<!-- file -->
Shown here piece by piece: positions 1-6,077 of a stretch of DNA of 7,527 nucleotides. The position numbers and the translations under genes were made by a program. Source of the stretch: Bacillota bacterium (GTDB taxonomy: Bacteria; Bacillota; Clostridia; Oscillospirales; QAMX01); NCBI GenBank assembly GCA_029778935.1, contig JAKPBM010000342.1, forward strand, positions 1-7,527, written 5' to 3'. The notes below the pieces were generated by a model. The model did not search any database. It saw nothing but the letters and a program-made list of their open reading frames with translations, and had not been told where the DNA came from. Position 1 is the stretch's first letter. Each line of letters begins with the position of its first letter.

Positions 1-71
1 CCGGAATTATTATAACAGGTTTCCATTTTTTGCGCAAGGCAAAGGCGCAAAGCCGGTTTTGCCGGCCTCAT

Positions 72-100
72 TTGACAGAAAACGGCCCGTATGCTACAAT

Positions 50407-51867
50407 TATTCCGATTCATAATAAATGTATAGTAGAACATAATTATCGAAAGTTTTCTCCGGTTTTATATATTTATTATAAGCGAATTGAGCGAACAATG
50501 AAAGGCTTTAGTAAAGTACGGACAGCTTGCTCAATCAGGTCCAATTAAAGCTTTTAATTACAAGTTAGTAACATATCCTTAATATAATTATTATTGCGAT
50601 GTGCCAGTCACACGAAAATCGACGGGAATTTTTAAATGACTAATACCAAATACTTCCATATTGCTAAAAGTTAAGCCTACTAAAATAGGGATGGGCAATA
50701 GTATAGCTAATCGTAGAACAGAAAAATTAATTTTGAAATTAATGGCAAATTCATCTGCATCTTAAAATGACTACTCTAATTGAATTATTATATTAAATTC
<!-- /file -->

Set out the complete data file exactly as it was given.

Shown here piece by piece: positions 1-6,077 of a stretch of DNA of 7,527 nucleotides. The position numbers and the translations under genes were made by a program. Source of the stretch: Bacillota bacterium (GTDB taxonomy: Bacteria; Bacillota; Clostridia; Oscillospirales; QAMX01); NCBI GenBank assembly GCA_029778935.1, contig JAKPBM010000342.1, forward strand, positions 1-7,527, written 5' to 3'. The notes below the pieces were generated by a model. The model did not search any database. It saw nothing but the letters and a program-made list of their open reading frames with translations, and had not been told where the DNA came from. Position 1 is the stretch's first letter. Each line of letters begins with the position of its first letter.

Positions 1-71
1 CCGGAATTATTATAACAGGTTTCCATTTTTTGCGCAAGGCAAAGGCGCAAAGCCGGTTTTGCCGGCCTCAT

Positions 72-100
72 TTGACAGAAAACGGCCCGTATGCTACAAT

Positions 50407-51867
50407 TATTCCGATTCATAATAAATGTATAGTAGAACATAATTATCGAAAGTTTTCTCCGGTTTTATATATTTATTATAAGCGAATTGAGCGAACAATG
50501 AAAGGCTTTAGTAAAGTACGGACAGCTTGCTCAATCAGGTCCAATTAAAGCTTTTAATTACAAGTTAGTAACATATCCTTAATATAATTATTATTGCGAT
50601 GTGCCAGTCACACGAAAATCGACGGGAATTTTTAAATGACTAATACCAAATACTTCCATATTGCTAAAAGTTAAGCCTACTAAAATAGGGATGGGCAATA
50701 GTATAGCTAATCGTAGAACAGAAAAATTAATTTTGAAATTAATGGCAAATTCATCTGCATCTTAAAATGACTACTCTAATTGAATTATTATATTAAATTC